E-scooters can become a viable mode of transport to allow people to commute around the city centre and up Cork's hills, according to Cork Chamber.
The mode of transport is currently restricted under the Road Traffic Act 1961 and the use of e-scooters on roads must be accompanied by insurance as they are classed as mechanically propelled vehicles.
The Department of Transport is currently carrying out a consultation on vehicles such as mini-scooters, electric unicycles and electric bicycles that are not pedal-assisted. These vehicles are known collectively as Powered Personal Transporters (PPTs).
Sarah Thatt-Foley, senior public affairs executive, at Cork Chamber said e-scooters, in particular, should be legalised and regulated as soon as possible as Cork looks to move to more sustainable and clean methods of transport as outlined in the Cork Metropolitan Area Transport Strategy which is set to be adopted by both city and county council this year.
“E-scooters are a new, innovative, clean and exciting development in urban mobility and their use should be encouraged across Ireland. Already their popularity has grown exponentially across Europe and the US, and it is the view of Cork Chamber that e-scooters and e-bikes should be allowed to become part of Cork’s and Ireland’s urban landscape as an environmentally sustainable form of transport,” said Ms Thatt-Foley.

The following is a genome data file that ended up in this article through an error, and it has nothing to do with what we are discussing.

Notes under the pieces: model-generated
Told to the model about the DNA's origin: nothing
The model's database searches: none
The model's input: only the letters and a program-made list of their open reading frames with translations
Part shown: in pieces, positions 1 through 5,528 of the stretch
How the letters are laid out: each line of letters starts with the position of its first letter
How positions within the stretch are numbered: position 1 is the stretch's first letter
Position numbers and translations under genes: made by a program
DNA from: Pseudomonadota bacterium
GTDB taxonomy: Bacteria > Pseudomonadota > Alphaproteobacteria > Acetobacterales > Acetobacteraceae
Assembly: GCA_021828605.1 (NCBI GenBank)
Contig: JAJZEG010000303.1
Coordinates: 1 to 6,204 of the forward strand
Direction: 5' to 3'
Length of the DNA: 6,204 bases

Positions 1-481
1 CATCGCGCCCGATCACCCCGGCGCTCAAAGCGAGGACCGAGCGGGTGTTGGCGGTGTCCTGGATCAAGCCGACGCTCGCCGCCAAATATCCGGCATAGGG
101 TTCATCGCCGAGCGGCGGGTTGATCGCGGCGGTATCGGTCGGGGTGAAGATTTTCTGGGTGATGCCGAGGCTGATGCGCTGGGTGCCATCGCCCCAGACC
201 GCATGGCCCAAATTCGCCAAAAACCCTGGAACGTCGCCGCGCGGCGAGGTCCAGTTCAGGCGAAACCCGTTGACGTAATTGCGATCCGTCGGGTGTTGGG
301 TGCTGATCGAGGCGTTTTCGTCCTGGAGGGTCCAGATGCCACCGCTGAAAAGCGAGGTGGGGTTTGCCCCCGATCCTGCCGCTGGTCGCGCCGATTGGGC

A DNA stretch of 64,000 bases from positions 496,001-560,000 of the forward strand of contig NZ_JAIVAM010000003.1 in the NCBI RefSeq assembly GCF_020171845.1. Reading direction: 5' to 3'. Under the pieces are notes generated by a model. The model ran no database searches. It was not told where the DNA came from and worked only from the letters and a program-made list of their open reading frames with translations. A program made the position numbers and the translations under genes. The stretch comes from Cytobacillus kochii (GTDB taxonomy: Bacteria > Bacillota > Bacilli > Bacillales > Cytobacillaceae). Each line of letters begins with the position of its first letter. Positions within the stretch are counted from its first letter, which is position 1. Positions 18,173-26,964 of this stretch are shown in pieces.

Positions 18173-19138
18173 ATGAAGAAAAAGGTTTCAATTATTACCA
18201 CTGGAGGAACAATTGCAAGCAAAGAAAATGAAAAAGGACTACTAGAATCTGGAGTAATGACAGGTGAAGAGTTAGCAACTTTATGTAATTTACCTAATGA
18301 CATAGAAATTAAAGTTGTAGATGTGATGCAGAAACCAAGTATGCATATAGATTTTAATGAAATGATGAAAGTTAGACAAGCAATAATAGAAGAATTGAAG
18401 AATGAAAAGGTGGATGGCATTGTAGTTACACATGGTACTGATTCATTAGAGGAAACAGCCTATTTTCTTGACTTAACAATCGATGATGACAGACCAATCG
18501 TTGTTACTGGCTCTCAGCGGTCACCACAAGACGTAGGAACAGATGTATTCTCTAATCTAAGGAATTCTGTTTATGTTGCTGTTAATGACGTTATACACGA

“This view is supported by our members. According to our latest economic survey from quarter three 2019, 79% of responding businesses in Cork support legislation for e-scooters and e-bikes, whereas only 7% oppose.
“E-scooters also present an excellent opportunity to become integrated with our public transport system through sharing systems as a ‘last mile solution’. Ireland has the opportunity now to put regulations in place the structures in place for a successful integration.
“While we should learn lessons from other European cities in terms of preventing cluttering of the urban environment, we hope to see e-scooters legalised soon as a sustainable commuting alternative perfect for the hills of Cork,” Ms Thatt-Foley added.
The Chamber said in a submission to the PPTs consultation that the minimum age for use should be 16 and regulation should be set by central Government and not local authorities to minimise confusion.